Santa Maria Sun / Art
The following articles were printed from Santa Maria Sun [santamariasun.com] - Volume 13, Issue 29
Colorful affairOld Orcutt streets get the chalk treatment with the Old Orcutt Street Painting and Art Festival
BY SHELLY CONE
Old Orcutt been coming alive recently with a host of new restaurants, wine tasting rooms, and boutiques. It’s also set to come alive in temporary, vivid, colorful strokes of chalk as the Old Orcutt Street Paining and Art Festival takes place.
Families, the community, and professional artists will come together to focus on kids for this inaugural event. The intent is to provide a great afternoon for families while raising money for children’s art programs, said Orcutt Children’s Art Foundation Executive Director Hanna Rubalcava.
She said that since joining the Orcutt Children’s Art Foundation board, she’s heard a lot of encouragement for creating a family event in Orcutt.
“We thought it would be a fun thing to do and a great way to get families, students, artists, and the community all together,” Rubalcava said.
The event will feature performances by the Orcutt Academy High School dance team, choir, and band, and artist and vendor booths will line the street. Guests will also enjoy a bucket raffle, and the Orcutt Lions Den will run a tri-tip barbecue.
The biggest draw so far has been the PasspARTs: Children and students can buy a 2-by-2-foot square and chalk for $10 to create their own chalk art drawings. Rubalcava said that while many such festivals also offer a chance for kids to dabble in their own art, this event will be different because it’s the kids who will be the highlight.
There are 200 PasspART squares, available for purchase prior to the event and at the event itself. Some professional artists will be traveling to Orcutt from out of town as well and will take a couple of days to create their work.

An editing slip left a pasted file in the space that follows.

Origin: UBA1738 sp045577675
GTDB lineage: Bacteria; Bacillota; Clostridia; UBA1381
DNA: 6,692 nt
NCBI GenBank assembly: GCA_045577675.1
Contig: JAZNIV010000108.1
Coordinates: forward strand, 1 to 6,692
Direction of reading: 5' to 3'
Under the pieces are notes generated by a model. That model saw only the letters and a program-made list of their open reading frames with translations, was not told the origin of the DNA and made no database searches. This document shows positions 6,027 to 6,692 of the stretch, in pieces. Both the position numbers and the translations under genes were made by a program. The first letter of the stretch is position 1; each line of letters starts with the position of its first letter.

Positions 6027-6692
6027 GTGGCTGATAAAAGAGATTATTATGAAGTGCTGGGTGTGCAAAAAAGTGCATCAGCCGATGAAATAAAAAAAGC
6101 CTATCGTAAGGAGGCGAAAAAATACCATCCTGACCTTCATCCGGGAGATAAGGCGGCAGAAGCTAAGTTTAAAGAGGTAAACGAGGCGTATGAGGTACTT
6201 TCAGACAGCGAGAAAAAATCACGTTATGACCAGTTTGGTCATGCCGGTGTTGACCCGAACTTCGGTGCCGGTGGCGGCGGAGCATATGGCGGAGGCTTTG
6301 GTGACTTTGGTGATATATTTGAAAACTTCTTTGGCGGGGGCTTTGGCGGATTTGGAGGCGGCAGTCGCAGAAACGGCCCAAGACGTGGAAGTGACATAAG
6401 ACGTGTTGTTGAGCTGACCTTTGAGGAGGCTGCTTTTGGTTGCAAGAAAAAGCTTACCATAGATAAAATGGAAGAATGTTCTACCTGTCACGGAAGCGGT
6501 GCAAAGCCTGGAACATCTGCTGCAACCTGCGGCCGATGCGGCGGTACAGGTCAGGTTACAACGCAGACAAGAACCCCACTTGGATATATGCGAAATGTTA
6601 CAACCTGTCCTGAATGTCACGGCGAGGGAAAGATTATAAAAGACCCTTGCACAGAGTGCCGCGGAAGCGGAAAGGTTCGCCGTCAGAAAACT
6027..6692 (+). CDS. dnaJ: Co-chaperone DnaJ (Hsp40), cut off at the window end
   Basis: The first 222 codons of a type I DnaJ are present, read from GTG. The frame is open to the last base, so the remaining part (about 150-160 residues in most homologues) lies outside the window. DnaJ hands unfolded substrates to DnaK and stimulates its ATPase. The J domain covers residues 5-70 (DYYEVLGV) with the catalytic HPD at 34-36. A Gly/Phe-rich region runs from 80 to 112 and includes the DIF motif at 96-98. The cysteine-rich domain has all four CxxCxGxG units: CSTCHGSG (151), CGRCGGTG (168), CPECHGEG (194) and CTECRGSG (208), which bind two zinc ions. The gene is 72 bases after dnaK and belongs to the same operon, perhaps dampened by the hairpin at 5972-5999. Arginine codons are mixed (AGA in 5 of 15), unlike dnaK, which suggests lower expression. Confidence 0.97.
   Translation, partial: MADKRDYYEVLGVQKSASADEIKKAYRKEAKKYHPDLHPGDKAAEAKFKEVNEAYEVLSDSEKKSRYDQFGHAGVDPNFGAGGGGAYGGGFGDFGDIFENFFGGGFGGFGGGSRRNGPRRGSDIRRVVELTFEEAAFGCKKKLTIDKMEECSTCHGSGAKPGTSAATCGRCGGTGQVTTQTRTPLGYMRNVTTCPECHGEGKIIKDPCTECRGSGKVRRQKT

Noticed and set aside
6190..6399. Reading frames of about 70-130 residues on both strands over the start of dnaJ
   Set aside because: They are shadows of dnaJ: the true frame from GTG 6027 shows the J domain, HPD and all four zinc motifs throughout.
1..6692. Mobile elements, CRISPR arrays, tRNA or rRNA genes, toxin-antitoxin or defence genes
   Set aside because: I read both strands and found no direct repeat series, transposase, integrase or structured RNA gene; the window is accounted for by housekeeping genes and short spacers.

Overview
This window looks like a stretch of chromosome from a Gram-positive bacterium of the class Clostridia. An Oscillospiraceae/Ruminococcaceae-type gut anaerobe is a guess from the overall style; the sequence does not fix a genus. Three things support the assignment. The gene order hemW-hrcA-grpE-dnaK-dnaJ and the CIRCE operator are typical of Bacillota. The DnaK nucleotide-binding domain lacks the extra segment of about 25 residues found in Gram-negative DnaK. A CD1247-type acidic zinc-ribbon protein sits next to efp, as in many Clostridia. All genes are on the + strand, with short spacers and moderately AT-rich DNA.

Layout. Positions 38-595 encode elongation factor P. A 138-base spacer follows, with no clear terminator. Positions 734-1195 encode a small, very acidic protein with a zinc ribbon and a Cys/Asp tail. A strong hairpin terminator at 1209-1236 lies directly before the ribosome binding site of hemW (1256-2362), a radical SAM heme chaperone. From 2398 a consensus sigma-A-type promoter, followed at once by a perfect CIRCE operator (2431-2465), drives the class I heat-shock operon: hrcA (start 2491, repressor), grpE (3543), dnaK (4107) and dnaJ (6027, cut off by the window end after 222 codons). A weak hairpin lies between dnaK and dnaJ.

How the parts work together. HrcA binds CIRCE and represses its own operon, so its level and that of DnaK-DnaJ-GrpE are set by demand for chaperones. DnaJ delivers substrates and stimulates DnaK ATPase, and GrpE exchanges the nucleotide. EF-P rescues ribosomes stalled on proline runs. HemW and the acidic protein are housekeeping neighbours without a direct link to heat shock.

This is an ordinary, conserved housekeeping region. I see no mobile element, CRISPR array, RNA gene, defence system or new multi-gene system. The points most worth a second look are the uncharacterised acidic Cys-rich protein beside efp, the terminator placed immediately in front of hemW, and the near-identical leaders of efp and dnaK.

The festival benefits the Orcutt Children’s Arts Foundation programs. Formed in 2002, the foundation supports the visual and performing arts in the Orcutt Union School District. Each student in grades Kindergarten through 6 receives lessons taught by professional artists in either dance, drama, or visual arts each year. Classroom mini-grants funded by the foundation support classroom projects and are awarded to teachers in the district through a proposal competition each fall. The foundation also supports special arts-related projects and programs such as district band, district orchestral strings, and drama and music programs throughout the district.
“We’re in a tough position right now as our funding is decreasing and dour need is increasing,” Rubalcava said.
Much support came over the last year when a drive increased membership by more than 400 percent, Rubalcava said. Still, with growth also comes a need to support the programs the foundation provides. Rubalcava encouraged everyone to come support the event by having a great time and seeing some incredible chalk art—at least until it washes away.
Arts Editor Shelly Cone is working on a formula for permanent chalk. Contact her at email@example.com.
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